Chinese still in play for deals in US real estate

Money Glitz | 3 Jun 2019

Big ticket Chinese commercial property investment in the United States has faded, for the time being, but lesser deals are continuing.

"What I think has happened with the Chinese investment is that the big headline transactions, the huge deals, aren't happening anymore, but there's still a lot of Chinese investment transactions in the US but [on a] smaller scale," says Dan Flanigan, an attorney at Polsinelli, a major American law firm.

Flanigan had chaired Polsinelli's real estate and financial services department for 20 years, and passed the torch last year. He still runs the New York office.

Commenting on trade war's adverse impact, he says: "there's not only no hostility from American real estate players, but [also] they just want transactions, they want as much Chinese investment as they can get."

Despite the Sino-US trade tension, Flanigan finds that capital control surprisingly liberalized in 2018. "In late 2017, even offshore entities could not invest money that was already offshore. But in July 2018, they clarified that and said they could, as long as there wasn't any support or guarantees coming out of onshore China."

Chinese investors have been drawn to the gateway cities, the big cities including New York, Boston, Los Angeles, Chicago, and Washington D.C., says Flanigan.

"China was the number one foreign investor in the US in 2016, but has fallen to third or fourth. However, the US had almost a record [-high] foreign investment in real estate in 2018." It is attractive to investors around the world, as it has a stable environment from many perspectives, Flanigan adds.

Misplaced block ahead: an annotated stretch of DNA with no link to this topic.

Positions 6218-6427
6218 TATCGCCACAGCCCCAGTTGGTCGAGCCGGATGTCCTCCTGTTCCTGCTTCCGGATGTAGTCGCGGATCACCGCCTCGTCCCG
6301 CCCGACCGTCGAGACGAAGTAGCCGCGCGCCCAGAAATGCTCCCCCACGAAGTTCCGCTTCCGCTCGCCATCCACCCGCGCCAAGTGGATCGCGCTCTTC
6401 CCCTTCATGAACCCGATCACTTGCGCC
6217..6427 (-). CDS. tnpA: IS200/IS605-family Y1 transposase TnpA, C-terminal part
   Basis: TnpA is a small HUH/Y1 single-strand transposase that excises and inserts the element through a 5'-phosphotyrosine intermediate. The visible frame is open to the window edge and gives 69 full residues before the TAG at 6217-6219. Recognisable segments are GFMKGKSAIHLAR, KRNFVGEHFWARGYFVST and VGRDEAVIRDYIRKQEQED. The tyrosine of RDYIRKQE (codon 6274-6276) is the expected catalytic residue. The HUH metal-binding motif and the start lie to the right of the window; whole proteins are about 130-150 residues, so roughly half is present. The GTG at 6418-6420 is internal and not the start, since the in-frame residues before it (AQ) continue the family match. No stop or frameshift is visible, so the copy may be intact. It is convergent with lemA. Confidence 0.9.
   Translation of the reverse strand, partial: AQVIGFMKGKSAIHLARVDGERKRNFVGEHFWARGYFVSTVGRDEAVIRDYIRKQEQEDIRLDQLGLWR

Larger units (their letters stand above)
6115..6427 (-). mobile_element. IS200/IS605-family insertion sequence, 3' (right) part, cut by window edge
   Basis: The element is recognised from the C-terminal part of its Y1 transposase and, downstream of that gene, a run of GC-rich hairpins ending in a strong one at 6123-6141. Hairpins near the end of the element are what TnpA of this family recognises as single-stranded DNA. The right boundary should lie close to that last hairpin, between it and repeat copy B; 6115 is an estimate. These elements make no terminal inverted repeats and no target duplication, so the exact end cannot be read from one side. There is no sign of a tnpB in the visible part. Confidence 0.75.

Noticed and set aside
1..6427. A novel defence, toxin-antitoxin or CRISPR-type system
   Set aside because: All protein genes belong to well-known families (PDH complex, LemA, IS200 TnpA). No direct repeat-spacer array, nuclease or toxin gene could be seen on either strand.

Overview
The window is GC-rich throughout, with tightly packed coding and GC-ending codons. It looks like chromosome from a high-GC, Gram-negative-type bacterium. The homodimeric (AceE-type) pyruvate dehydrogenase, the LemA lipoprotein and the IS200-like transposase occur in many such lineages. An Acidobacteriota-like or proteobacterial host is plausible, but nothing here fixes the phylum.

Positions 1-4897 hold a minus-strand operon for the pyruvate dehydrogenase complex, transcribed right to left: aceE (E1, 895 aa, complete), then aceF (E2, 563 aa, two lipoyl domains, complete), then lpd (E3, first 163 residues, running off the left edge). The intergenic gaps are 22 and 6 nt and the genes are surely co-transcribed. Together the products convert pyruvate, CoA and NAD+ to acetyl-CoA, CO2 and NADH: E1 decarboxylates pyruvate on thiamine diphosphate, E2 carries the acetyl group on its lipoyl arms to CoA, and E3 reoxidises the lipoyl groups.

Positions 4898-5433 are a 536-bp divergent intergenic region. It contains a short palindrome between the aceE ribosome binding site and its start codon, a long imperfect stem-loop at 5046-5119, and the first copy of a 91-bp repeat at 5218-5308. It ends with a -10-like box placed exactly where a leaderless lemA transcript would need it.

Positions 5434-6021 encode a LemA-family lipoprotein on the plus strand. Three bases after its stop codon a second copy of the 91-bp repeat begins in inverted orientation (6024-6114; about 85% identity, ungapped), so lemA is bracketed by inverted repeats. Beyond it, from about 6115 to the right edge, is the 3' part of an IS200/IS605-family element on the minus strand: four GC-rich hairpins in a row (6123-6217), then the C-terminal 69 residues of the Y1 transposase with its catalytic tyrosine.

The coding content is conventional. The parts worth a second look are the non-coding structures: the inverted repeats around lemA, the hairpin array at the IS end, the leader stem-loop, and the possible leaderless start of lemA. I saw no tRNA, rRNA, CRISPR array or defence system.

"The statistics are interesting last year. The increase in the transactions from 2017 to 2018 in the gateway cities was 5 percent, in the non-gateway but important cities was 20 percent," Flanigan says. He believes the commercial properties' prices are at the the top level, and bargins are more in the second-tier cities.

Only recently, Dallas in Texas and Seattle in Washington came to be regarded as second-tier gateway cities. But Houston and Austin in Texas, Denver in Colorado, Nashville in Tennessee, and Salt Lake City in Utah, are hot, according to Flanigan.

"Salt Lake City is getting to be just wildly popular, as the business climate in Utah is supposed to be superb," he says. "Also, there are significant headquarters cities there - that's Nashville, Charlotte, and Raleigh in North Carolina."

Besides technology, one of the common factors in those non-gateway cities is an influx of young people, but reasons vary in different cities.

"Take Denver for example. It is an outdoor city where people want to live, especially those who like an outdoor, active lifestyle." But, he says there are too many people and the traffic is bad, housing prices are going through the roof.

"Austin is primarily a tech situation. Salt Lake City really isn't tech, but good weather helps," Flanigan says.

As for the residential property investment, the Chinese are buying. "What become really popular is student housing. They are in places like College Station in Texas or Ithaca, New York."

In addition, seniors housing, senior care are an increasingly attractive investment, as there's a huge need for it in China.

"A lot of developers and investors are trying to learn from the US models," Flanigan says.

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